The litany of approaches we take in pricing fills bookshelves, but there are two common threads that runs through all companies in their path to getting pricing done right: governance and culture change.
In order for any pricing improvement project to deliver its full potential value, price governance and pricing culture must intersect. Some may want to dismiss this commingling as “too much to take on,” but the results of addressing fundamental questions from both sectors creates the difference between the companies that slog-along and those that thrive.
What constitutes pricing decisions? Beyond list prices and average selling prices, have you included discounts, promotional spending, rebates, and logistical giveaways in you pricing decisions? Who makes which pricing decision? When must pricing decisions rise to the attention of many and when can they remain the domain of a singular function? How are pricing decisions informed? What is the role of sales, marketing, finance, operations, legal, and others in making pricing decisions. And what role does pricing itself play in all of this?
Those are fundamental price governance questions that every company must address itself. The answers will vary between industries, businesses within industries, and even business units within a single corporation. Thought paradigms may be common but their application will lead to individualized results.
And, how does pricing get done? Does pricing report directly to the CEO or indirectly? Should it report to marketing, finance, or even, in those rare cases, possibly sales? What should pricing include within its domain and what should be left to others? How does pricing coordinate activities across product development, marketing communication, operations, finance, and sales?
These too are fundamental questions regarding pricing governance that every company must address individually.
In addressing price governance, one will face the issue of culture change. Moving pricing decisions and responsibilities from a singular function to a coordinated cross-functional effort will relieve some responsibilities while adding others. Still, governance and culture change must be done because no one functional area has all the information needed to make all the pricing decisions, and simple hand-offs tend to lead to missed opportunities, and misalignment of goals and decisions.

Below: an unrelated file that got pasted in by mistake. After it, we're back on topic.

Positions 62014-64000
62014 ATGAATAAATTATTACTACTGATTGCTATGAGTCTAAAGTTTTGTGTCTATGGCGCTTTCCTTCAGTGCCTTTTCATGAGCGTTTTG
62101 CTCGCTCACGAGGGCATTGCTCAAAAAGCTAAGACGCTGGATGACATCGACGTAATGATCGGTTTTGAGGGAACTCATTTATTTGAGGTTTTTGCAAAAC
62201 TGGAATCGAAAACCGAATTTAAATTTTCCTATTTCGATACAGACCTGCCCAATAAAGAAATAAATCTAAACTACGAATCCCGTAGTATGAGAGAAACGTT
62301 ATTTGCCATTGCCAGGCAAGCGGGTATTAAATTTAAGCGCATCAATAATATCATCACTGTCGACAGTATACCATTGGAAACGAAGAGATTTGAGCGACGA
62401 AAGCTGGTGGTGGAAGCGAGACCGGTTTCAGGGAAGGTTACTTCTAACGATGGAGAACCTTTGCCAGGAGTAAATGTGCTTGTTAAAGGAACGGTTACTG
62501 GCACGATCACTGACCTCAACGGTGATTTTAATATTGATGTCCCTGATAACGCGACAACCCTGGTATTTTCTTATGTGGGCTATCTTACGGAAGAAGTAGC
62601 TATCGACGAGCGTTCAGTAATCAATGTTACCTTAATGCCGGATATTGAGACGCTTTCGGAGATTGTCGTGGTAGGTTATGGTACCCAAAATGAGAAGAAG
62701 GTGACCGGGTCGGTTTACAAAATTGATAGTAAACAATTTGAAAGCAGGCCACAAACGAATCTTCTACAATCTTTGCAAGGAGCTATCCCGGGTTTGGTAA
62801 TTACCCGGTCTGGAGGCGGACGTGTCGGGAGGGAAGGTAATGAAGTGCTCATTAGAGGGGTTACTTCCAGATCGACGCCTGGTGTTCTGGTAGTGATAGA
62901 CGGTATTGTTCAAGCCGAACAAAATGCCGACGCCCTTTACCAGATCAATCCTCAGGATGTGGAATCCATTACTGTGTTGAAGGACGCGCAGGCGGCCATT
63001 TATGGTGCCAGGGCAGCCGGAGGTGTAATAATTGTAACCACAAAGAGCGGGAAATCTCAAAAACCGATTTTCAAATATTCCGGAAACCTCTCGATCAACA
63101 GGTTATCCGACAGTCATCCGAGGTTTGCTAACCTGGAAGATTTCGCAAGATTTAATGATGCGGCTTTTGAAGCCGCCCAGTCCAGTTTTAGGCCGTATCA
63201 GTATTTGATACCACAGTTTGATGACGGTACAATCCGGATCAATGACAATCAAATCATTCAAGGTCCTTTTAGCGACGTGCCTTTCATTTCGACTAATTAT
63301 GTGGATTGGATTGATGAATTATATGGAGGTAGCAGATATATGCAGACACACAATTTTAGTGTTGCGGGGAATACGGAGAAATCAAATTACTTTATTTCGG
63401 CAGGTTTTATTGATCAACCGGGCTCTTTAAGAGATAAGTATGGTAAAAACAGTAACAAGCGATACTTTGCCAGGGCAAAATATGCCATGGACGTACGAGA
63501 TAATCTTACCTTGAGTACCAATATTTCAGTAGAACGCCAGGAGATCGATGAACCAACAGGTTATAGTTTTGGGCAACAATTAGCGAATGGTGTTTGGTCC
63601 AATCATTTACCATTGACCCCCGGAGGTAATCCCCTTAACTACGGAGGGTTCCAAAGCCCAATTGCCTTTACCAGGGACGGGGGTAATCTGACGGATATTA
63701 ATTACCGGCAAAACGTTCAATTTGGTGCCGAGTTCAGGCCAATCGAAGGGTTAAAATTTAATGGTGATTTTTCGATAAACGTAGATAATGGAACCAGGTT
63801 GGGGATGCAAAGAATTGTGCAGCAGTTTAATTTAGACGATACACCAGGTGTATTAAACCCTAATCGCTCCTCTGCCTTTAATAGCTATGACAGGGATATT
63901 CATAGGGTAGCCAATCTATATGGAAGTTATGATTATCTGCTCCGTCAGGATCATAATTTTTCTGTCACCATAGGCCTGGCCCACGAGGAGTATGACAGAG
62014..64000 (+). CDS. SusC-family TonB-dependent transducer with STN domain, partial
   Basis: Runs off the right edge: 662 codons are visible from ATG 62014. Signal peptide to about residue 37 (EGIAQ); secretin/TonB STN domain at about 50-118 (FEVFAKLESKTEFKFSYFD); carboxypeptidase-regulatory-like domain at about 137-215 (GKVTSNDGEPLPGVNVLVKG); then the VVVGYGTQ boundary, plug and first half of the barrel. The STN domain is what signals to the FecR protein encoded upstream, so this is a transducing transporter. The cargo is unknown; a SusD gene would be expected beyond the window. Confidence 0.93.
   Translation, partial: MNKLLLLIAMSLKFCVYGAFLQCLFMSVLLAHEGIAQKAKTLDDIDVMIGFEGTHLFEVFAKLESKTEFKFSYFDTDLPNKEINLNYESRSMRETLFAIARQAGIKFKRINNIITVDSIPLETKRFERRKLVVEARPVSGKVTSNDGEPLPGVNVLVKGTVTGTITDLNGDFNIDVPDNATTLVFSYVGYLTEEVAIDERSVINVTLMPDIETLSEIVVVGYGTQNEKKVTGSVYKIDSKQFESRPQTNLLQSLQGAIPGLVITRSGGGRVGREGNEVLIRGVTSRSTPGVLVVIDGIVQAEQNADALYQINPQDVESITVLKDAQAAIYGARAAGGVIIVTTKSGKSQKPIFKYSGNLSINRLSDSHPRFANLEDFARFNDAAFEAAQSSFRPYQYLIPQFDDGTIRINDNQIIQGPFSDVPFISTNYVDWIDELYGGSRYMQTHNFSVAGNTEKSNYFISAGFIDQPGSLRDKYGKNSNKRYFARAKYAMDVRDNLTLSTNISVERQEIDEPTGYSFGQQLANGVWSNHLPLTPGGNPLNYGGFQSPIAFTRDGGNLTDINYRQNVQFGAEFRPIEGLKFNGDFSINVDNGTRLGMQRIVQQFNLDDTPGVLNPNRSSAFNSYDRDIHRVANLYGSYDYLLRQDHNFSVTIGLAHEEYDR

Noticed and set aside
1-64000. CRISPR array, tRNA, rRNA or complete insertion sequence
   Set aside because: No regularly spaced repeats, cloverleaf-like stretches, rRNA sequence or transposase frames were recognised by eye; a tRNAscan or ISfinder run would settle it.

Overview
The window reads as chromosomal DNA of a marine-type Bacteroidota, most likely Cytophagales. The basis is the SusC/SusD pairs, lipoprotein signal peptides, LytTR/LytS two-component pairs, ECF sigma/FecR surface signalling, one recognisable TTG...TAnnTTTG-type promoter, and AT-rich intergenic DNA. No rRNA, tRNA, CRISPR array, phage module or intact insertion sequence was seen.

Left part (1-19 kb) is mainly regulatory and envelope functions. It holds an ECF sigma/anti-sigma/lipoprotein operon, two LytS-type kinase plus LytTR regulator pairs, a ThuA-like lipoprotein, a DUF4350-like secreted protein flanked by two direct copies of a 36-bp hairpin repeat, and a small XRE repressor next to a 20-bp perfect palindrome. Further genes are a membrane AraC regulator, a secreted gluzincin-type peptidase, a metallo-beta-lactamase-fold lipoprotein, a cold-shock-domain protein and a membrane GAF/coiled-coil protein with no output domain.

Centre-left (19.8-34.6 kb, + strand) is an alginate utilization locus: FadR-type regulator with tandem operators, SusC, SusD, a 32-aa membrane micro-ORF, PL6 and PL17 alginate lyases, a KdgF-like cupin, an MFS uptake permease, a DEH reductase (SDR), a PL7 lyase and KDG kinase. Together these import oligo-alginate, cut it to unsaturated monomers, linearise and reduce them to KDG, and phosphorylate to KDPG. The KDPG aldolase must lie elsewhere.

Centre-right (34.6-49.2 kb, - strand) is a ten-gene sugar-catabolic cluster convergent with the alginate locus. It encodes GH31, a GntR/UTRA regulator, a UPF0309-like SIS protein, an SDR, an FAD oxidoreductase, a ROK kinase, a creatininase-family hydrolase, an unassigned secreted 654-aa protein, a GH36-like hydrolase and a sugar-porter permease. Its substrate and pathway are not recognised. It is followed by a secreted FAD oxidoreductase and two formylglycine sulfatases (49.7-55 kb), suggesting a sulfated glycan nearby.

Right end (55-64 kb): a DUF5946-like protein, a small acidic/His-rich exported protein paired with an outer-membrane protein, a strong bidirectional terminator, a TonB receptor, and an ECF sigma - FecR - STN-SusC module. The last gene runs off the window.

As Peter Drucker noted, “culture eats strategy for lunch.”
Without a culture focused on getting the best price on every product and deal, prices tend to fall and pricing decisions get pushed off till the last minute. That dog don’t hunt.
What is the value of something? Why is a feature or benefit included in a product? What is the value of that benefit to the customer? Different customer segments? An individual customer? What is its true economic value to the end customer? How is that value delivered? How is that value communicated? How does a customer perceive that value? How much of that value can be captured through price? How is that value capture shared with channel partners and the value delivery network? How much of that value and price is captured by the company that created it?
Addressing these questions requires a culture that is focused on price and value. For companies that have focused on branding, sales, costs, and such, focusing on value and price will require a mindset change. It may not sound like a big leap, but repeatedly we find it is.
Jennifer Daverio-Brown, Global Pricing Strategy Director of Medtronic, once spoke at a Professional Pricing Society meeting at a European conference on the importance of emotional intelligence in pricing. At the 2018 Professional Pricing Society European Conference, Anna Devialard also spoke on this subject—I think they are on to something. In pricing, we focus on value and value capture. Most other functional areas are focused elsewhere.
- A product manager may have been focused on the technical development of a product in light of some industry trend. Pricing must engage that product manager with their technical and industry trend mindset to show them how their efforts can lead to pricing power and a better value capture.
- A sales manager may be focused on closing a single deal in the face of a competitor. Pricing must engage that sales manager with their customer-focused mindset to show them how that customer will gain value from the offer, and therefore close at a good price.
- A finance or operations person may be focused on managing inventory and costs. Pricing must engage that cost-oriented mindset with their value-mindset and price-to-volume tradeoff understanding to help the company drive the most profit from their decisions.
Pricing must engage the mindset of many different functional areas. In doing so, they demonstrate and develop their emotional intelligence to address their concerns and create alignment towards decisions that lead to higher profitability.
Driving alignment and driving a profit is a cultural orientation towards a value-capture mindset.
Governance along with culture change is core to all profit enhancing pricing transformations. These are not minor issues or technical fixes that can be left to a single functional area to drive, but will require the development of several individual improvements across multiple functional areas, and therefore must require CEO engagement simply because no other role can drive such necessary cross-functional changes. Price governance and culture change are the ties that bind the forward thrust towards reaching that healthy vision: a profitable and sustainable business.